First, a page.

The series circuit including the primary winding 12 of the transformer, the load circuit 13 and the capacitor 14 is connected in parallel with a second main transistor 20. Each of the two main transistors 11 and 20 is of the NPN type. In the circuit, the collector of the main transistor 11 is connected to the positive input terminal A of the circuit arrangement. The emitter of this main transistor 11 is connected to the collector of the main transistor 20. The emitter of this main transistor 20 is connected to the negative input terminal B of the circuit arrangement. Optionally, current negative feedback resistors, in particular emitter resistors, can be provided for the main transistors 11 and 20. The main transistors 11 and 20 in a half-bridge arrangement define a half-bridge center point HM. The current transformer with the primary winding 12 has two secondary windings 30 and 31. The secondary winding 30 is connected to a control circuit of the main transistor 11. The secondary winding 31 is connected to a control circuit of the main transistor 20. The control circuits are substantially identical to one another.
The ends of the secondary winding 30 are connected to one another via a diode 40 and a timing circuit, which includes a series circuit including a capacitor 32, an inductance 33 and a nonreactive resistor 34. The timing circuit furthermore includes a first auxiliary transistor 35, whose base is connected to the node between the capacitor 32 and the inductance 33 on one side and the nonreactive resistor 34 on the other side. Furthermore, a second auxiliary transistor 38 is provided, whose collector-emitter path together with a nonreactive resistor 39 is connected in parallel with the series circuit including the capacitor 32 and the inductance 33, which resistor 39 is arranged in series with said second auxiliary transistor. A nonreactive resistor 36, which acts as a current-measuring resistor, is connected between the base and the emitter of the second auxiliary transistor 38. A further nonreactive resistor 37 is connected in series between the nonreactive resistor 36 and the base of the main transistor 11.
A corresponding timing circuit 32′ to 40′ connects the ends of the secondary winding 31 to one another. A diode 50 is connected back-to-back in parallel with the main transistor 11. A diode 50′ is connected back-to-back in parallel with the main transistor 20. Furthermore, a nonreactive resistor 51 and a capacitor 52 are connected in parallel with the main transistor 11.
Finally, a circuit for starting the circuit arrangement is provided. This circuit includes, inter alia, a series circuit including a resistor 60 and a capacitor 61, which is connected in parallel with the capacitor 10. A node between the resistor 60 and the capacitor 61 is connected to a bidirectional threshold value element 62, in this case a DIAC. The other side of this threshold value element 62 is connected to a point between the resistor 36′ and the diode 40′ of the control circuit of the main transistor 20 via a resistor 63. The node between the resistor 60 and the capacitor 61 is also connected to a diode 64. The other side of this diode 64 is connected to the collector of the main transistor 20 via a resistor 65.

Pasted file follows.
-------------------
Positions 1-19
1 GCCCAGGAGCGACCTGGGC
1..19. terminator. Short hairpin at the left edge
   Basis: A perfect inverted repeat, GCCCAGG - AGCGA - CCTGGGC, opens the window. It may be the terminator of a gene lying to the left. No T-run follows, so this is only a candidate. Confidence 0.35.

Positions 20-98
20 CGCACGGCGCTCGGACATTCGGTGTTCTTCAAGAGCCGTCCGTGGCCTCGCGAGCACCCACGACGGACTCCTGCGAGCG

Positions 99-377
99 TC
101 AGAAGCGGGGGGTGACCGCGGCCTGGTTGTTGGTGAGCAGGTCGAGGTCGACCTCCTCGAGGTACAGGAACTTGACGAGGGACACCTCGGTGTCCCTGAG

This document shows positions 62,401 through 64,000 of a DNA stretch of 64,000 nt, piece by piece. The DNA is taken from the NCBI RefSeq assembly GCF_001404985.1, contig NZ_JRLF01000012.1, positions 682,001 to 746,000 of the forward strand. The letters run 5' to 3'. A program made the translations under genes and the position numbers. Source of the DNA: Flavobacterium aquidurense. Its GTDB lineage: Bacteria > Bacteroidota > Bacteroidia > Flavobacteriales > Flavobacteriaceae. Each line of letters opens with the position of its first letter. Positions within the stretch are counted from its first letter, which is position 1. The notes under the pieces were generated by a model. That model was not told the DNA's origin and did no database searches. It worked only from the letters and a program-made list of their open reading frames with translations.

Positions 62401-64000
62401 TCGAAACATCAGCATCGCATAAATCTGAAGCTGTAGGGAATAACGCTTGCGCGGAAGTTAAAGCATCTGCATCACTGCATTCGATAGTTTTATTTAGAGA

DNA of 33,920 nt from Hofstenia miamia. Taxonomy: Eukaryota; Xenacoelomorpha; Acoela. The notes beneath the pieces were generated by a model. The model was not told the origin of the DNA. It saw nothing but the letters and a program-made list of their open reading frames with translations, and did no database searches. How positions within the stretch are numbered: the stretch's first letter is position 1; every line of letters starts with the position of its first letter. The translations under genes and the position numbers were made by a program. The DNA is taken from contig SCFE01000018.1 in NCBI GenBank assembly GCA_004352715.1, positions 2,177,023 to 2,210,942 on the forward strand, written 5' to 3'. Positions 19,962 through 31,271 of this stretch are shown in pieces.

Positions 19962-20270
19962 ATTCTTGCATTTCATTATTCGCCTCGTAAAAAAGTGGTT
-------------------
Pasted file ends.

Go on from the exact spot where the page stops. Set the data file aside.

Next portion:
The described circuit functions as follows: the terminals 1 and 2 are connected to an AC voltage of 230 V, 50 Hz, for example. As a result, a DC voltage is applied by the rectifier bridge 3 between the terminals A and B of the circuit arrangement. As a result, current first flows from A through the resistor 51, the primary winding 12 of the current transformer, the load circuit 13 and the capacitor 14 to the terminal B, which results in the capacitors 17, 17′ and 14 being charged. Furthermore, the capacitor 61 is charged via the resistor 60. If the threshold voltage of the threshold value element 62 is then reached, the capacitor 61 is discharged, inter alia via the resistors 63, 36′, 37′ and the base-emitter junction of the main transistor 20. This discharge operation ensures that the main transistor 20 is switched to the on state for the first time. As a result, the capacitor 14 in the circuit 14, 13, 12, 20, 14 is discharged. Since this discharge current also flows through the primary winding 12 of the current transformer, voltages are induced in the two secondary windings 30 and 31. The induced voltage in the winding 31 has a directional sense which keeps the main transistor 20 in the on state. The elements 32′, 33′, 34′ of the timing circuit switch the first auxiliary transistor 35′ into the on state once a predetermined period of time has elapsed. As a result, the main transistor 20 is switched to the off state. The current of the load circuit 13 then flows through the combination of the diode 50 and the capacitor 52 and through the capacitor 10 back to the capacitor 14. The actual value of this current decreases and, as it approaches its zero crossing, the main transistor 11 is switched into the on state by the winding 30, the diode 40 and the resistors 36 and 37. In the same way as described for the switching operation of the main transistor 20, the transistor 11 is then switched back to the off state after a while. The circuit arrangement is now in operation. The main transistors 11 and 20 are switched into the on state alternately. The circuit 64, 65 then ensures that the starting capacitor 61 is no longer charged up to the breakdown voltage of the threshold value element 62.